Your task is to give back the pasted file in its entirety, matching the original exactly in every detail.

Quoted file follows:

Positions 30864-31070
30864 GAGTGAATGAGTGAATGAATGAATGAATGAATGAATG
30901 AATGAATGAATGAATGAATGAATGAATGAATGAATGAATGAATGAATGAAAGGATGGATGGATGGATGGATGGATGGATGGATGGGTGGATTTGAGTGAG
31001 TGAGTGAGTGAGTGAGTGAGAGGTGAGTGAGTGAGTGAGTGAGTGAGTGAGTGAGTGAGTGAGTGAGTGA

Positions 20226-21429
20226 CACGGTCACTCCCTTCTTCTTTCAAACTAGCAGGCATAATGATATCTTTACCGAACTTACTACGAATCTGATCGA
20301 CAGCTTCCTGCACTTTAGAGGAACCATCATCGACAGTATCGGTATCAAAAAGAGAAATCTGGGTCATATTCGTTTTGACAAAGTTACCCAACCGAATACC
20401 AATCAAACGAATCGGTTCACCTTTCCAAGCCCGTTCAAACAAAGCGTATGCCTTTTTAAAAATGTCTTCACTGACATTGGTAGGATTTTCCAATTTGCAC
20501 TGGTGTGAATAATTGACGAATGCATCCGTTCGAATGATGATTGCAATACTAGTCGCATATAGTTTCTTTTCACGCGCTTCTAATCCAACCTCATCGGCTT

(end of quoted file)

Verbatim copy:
Positions 30864-31070
30864 GAGTGAATGAGTGAATGAATGAATGAATGAATGAATG
30901 AATGAATGAATGAATGAATGAATGAATGAATGAATGAATGAATGAATGAAAGGATGGATGGATGGATGGATGGATGGATGGATGGGTGGATTTGAGTGAG
31001 TGAGTGAGTGAGTGAGTGAGAGGTGAGTGAGTGAGTGAGTGAGTGAGTGAGTGAGTGAGTGAGTGAGTGA

Positions 20226-21429
20226 CACGGTCACTCCCTTCTTCTTTCAAACTAGCAGGCATAATGATATCTTTACCGAACTTACTACGAATCTGATCGA
20301 CAGCTTCCTGCACTTTAGAGGAACCATCATCGACAGTATCGGTATCAAAAAGAGAAATCTGGGTCATATTCGTTTTGACAAAGTTACCCAACCGAATACC
20401 AATCAAACGAATCGGTTCACCTTTCCAAGCCCGTTCAAACAAAGCGTATGCCTTTTTAAAAATGTCTTCACTGACATTGGTAGGATTTTCCAATTTGCAC
20501 TGGTGTGAATAATTGACGAATGCATCCGTTCGAATGATGATTGCAATACTAGTCGCATATAGTTTCTTTTCACGCGCTTCTAATCCAACCTCATCGGCTT